Thursday, February 2

Hurricane Ian moves into South Carolina after rampage in Florida | Hurricane Ian


The coast of South Carolina was hit on Friday with a direct strike from Hurricane Ian, the deadly mega-storm that carved a wide path of destruction on its earlier rampage through Florida.

The eye of the hurricane crossed over land at Georgetown, between Myrtle Beach and the historic city of Charleston, after strengthening overnight in the Atlantic.

The National Hurricane Center (NHC) in Miami warned of the danger of a “life-threatening” storm surges and hurricane force winds all the way from North Carolina to the north-east Florida coast.

In Florida, meanwhile, the death toll from the storm that arrived on Wednesday with 150mph (240km/h)winds and a storm surge of up to 18ft (5.5m) had risen to at least 21 by Friday morning, but was expected to grow further, Kevin Guthrie, the state’s director of emergency management, said.

Officials fear it will end up being the biggest natural disaster in Florida’s history, despite a track record of the state being hit intermittently with devastating hurricanes over the centuries.

Early Friday evening, National Hurricane Center forecasters said Ian had weakened to a post-tropical cyclone after its South Carolina landfall, but surge, flooding and wind threats would persist.

The storm had appeared to have largely spared the historic South Carolina city of Charleston from the worst, but Charleston’s mayor said the city was expecting flooding, and more than 200,000 customers across the state lost power.

Rescue teams had reached 3,000 wrecked or flooded homes, Florida’s governor, Ron DeSantis, said at a Friday morning press briefing, while almost 2 million remained without power, and in Lee county, where Ian made landfall near Fort Myers, there was no running water .

Parts of south-west Florida looked, in the words of one resident, like someone had dropped an atom bomb. DeSantis described Fort Myers Beach as “ground zero” for the destruction, with vast expanses of flattened buildings, and boats tossed into piles, wedged high up between houses or floating down flooded streets.

Many who evacuated have lost everything except their lives and officials warned that they had “literally nothing to come back to”.

With massive devastation and flooding from Fort Myers on the Gulf of Mexico, through central areas including Orlando, to Cape Canaveral on the Atlantic coast, officials warned the recovery from what Joe Biden said on Thursday “could be the deadliest hurricane in Florida’s history” would be lengthy.

People and pets airlifted from Hurricane Ian floodwater in Florida – video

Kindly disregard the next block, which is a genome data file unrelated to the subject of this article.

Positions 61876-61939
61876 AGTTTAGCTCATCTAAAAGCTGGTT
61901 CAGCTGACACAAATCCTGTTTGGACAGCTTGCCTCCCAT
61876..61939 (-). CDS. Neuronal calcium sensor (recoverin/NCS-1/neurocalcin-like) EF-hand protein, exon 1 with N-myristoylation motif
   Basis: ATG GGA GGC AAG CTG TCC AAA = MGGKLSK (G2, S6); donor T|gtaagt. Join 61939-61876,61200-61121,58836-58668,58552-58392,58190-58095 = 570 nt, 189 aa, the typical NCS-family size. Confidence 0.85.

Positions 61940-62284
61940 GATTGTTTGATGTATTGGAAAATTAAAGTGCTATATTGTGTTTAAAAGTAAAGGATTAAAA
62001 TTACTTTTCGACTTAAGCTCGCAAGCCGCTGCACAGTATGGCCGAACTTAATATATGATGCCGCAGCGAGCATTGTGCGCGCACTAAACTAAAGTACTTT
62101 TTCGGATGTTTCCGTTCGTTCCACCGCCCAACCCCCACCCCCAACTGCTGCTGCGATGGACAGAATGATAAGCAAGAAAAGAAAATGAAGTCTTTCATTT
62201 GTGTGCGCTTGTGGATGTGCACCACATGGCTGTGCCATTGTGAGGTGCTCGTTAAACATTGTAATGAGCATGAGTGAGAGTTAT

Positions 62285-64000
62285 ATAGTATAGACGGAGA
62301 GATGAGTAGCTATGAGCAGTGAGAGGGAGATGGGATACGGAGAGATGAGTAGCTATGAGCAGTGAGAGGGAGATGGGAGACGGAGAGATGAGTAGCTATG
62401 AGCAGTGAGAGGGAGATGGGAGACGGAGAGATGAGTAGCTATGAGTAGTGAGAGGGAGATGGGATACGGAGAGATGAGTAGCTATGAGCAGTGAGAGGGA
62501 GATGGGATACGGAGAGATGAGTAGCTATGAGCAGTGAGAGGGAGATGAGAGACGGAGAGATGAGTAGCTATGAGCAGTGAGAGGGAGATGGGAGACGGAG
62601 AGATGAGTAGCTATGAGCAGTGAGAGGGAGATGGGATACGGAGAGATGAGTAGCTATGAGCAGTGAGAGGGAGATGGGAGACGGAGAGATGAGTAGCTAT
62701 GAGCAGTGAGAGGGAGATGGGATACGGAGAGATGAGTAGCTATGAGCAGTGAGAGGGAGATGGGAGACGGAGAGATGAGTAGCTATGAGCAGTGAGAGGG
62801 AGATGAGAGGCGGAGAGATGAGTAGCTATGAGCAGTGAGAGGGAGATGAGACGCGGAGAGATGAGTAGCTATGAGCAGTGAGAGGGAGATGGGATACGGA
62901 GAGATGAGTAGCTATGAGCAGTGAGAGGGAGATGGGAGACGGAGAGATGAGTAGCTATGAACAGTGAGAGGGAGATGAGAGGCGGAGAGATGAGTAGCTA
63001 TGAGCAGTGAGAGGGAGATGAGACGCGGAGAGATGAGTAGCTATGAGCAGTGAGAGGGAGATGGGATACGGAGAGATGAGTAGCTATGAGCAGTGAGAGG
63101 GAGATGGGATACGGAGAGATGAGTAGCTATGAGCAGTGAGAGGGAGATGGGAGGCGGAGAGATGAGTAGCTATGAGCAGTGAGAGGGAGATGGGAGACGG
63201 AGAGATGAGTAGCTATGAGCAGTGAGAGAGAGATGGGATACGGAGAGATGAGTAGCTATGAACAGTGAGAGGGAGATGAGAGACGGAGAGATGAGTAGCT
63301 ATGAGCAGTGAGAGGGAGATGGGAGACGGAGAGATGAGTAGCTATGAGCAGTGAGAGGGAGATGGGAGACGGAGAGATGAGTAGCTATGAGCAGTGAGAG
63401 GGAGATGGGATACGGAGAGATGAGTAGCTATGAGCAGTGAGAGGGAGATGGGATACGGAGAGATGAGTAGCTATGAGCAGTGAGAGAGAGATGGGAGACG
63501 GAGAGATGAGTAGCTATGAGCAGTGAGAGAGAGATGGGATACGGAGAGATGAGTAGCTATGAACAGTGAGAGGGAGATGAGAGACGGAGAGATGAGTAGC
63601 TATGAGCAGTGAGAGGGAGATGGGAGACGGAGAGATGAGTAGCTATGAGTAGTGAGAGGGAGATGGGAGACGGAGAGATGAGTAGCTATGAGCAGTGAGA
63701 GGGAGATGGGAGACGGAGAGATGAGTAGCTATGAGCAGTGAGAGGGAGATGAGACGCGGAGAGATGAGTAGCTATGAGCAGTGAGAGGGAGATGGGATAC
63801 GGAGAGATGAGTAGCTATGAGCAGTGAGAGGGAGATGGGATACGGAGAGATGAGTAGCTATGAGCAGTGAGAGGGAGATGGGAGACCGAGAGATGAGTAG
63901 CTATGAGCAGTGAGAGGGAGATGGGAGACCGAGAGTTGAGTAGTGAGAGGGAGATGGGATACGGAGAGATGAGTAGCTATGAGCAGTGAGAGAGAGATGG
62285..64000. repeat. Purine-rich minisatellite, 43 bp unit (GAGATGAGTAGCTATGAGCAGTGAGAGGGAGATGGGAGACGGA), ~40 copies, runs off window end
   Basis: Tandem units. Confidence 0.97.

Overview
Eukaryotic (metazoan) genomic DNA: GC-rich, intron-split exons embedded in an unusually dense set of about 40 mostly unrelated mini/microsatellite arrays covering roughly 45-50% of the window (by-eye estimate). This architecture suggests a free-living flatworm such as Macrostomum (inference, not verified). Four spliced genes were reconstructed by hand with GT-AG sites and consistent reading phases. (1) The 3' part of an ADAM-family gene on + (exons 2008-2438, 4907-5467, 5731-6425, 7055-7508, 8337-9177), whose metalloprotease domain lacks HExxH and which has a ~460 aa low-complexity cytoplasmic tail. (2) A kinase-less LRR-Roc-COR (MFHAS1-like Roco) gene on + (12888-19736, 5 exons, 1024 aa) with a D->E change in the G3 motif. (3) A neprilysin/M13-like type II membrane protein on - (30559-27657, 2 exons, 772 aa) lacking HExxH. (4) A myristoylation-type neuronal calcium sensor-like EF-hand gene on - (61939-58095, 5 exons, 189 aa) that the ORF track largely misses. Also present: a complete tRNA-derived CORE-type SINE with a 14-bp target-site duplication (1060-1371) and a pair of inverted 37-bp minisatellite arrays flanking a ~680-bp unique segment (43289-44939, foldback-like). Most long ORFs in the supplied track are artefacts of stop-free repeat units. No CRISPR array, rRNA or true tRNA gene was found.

“We’re going to be here until the recovery is complete. It may very well take years, but we will be there,” the homeland security secretary, Alejandro Mayorkas, told CNN on Friday.

Biden approved a major disaster declaration for the nine worst-hit Florida counties on Thursday, freeing billions of dollars of government resources to help fund recovery efforts.

“The impacts of this storm are historic, and the damage that was done has been historic,” DeSantis said late on Thursday after an aerial tour of Fort Myers Beach and neighboring communities pummeled by the storm.

Ian was poised to hit South Carolina early afternoon on Friday, the third hurricane to make landfall in the state in six years, after Matthew in 2016 and Isaiah in 2020 both wreaked significant damage.

Governor Henry McMaster declared a state of emergency ahead of the storm’s arrival, and thousands of residents evacuated from areas around historic Charleston.

“We really do not want our residents out and about because eventually the storm winds are going to get up so high where our first responders are going to be recalled back to the stations,” Joe Coates, director of emergency management for Charleston county, told CNN.

“At lunchtime we have a 6.3ft high tide, which is going to compound on all of our different issues that we have, including the potential of a 7ft storm surge.”

John Tecklenburg, the older Charleston, said the climate crisis had worsened the flood risk to his city, with Nasa recording an average ocean rise of one inch every year since 2010.

“Sea rise is real, it’s happening, we are preparing but it takes time,” he said.

And US climate experts estimated that climate change increased the rainfall in Hurricane Ian by more than 10%.

Areas of South Carolina under a hurricane warning were already being lashed with high winds and torrential rain hours before the arrival of Ian, which blew up into a category 1 hurricane again overnight, shortly after exiting Florida’s east coast as a tropical storm.

The NHC said that by midnight on Thursday the storm’s maximum sustained winds increased to more than 80mph (128km/h), and governors of Georgia, South Carolina, North Carolina and Virginia declared states of emergency.

The death toll so far of 21 and rising included confirmed and unconfirmed deaths but not yet the reported drowning of an unknown number of family members found in their home in Lee county and other unfolding tragedies elsewhere, including vehicle deaths.


www.theguardian.com

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